Poster Session P1.5 Improving Convective Weather Operations in Highly Congested Airspace with the Corridor Integrated Weather System (CIWS)

Monday, 4 October 2004
James E. Evans, MIT Lincoln Lab., Lexington, MA; and K. Carusone, M. M. Wolfson, M. Robinson, E. Ducot, and B. Crowe

Handout (1.8 MB)

Reducing delays due to thunderstorms in congested airspace is a major objective of Air Traffic Management as described in the FAA’s Operational Evolution Plan and Flight Plan 2004-2008. Much of the air traffic delay that is so costly to the airlines and the flying public is incurred during severe weather in the highly congested Great Lakes and Northeast Corridors. This congested airspace delay problem is being addressed by a combination of “strategic” collaborative traffic flow management using extended range (greater than 2 hour) forecasts such as the CCFP and, by tactical adjustments to the “strategic plans” using the Corridor Integrated Weather System (CIWS).

In this paper, we describe the current status of the CIWS, including initial operational results of ATC and airline use of the CIWS weather products. Key new capabilities provided by the CIWS include very high update rate products (to support tactical air traffic management), much improved echo-tops information, and fully automatic 2-hour convective forecasts using the latest “scale separation” storm tracking technologies. A centralized product generation and distribution architecture, using frame relay communications, has made it possible to economically integrate data from a large, heterogeneous set of radar sensors and drive displays at major terminal areas, en route centers in the corridors, the FAA Command Center, and many major airlines.

CIWS delay reduction benefits for 2003 were assessed by on-site observations and interviews during major convective weather events, end-of-season user interviews, and analysis of flight track data. Sixteen unique benefits categories associated with use of the CIWS products were identified during the 2003 storm season. The number of events for each benefit category and annual delay savings for two primary benefits realized in en route airspace (i.e., Keeping Routes Open Longer; Proactive, Efficient Reroutes) were quantified and will be discussed in the paper. Safety enhancing operational decisions included decisions on whether a ground stop needed to be implemented for specific airports and whether a closed air route could be reopened in the immediate future.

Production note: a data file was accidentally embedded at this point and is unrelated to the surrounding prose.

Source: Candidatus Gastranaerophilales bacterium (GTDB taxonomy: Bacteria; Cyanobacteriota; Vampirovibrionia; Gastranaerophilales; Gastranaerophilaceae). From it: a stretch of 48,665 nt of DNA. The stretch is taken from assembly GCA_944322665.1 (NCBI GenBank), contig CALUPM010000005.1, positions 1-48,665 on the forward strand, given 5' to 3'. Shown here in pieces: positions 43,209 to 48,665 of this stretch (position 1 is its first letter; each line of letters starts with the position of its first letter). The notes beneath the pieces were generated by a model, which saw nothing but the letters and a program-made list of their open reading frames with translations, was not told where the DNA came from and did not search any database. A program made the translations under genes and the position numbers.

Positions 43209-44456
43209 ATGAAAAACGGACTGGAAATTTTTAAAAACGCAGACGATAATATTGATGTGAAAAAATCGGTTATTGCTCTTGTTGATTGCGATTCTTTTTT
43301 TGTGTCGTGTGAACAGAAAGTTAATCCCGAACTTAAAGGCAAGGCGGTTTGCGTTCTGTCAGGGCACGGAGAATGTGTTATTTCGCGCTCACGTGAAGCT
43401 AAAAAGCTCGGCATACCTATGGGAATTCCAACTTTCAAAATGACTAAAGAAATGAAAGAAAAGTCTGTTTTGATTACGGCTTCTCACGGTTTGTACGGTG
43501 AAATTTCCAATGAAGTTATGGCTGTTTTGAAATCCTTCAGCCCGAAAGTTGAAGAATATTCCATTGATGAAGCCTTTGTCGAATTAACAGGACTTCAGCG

The paper concludes with a discussion of transitioning the CIWS concept exploration system to an operational NAS system, as well as near term CIWS enhancements. The enhancements include extension of coverage to Canadian airspace, improvements in both tactical and automated strategic convective weather forecasts, and interfacing the CIWS to air traffic management (ATM) decision support tools such as the Route Availability Planning Tool (RAPT), which is in use at the New York airports to increase departure rates from major airports in severe weather.

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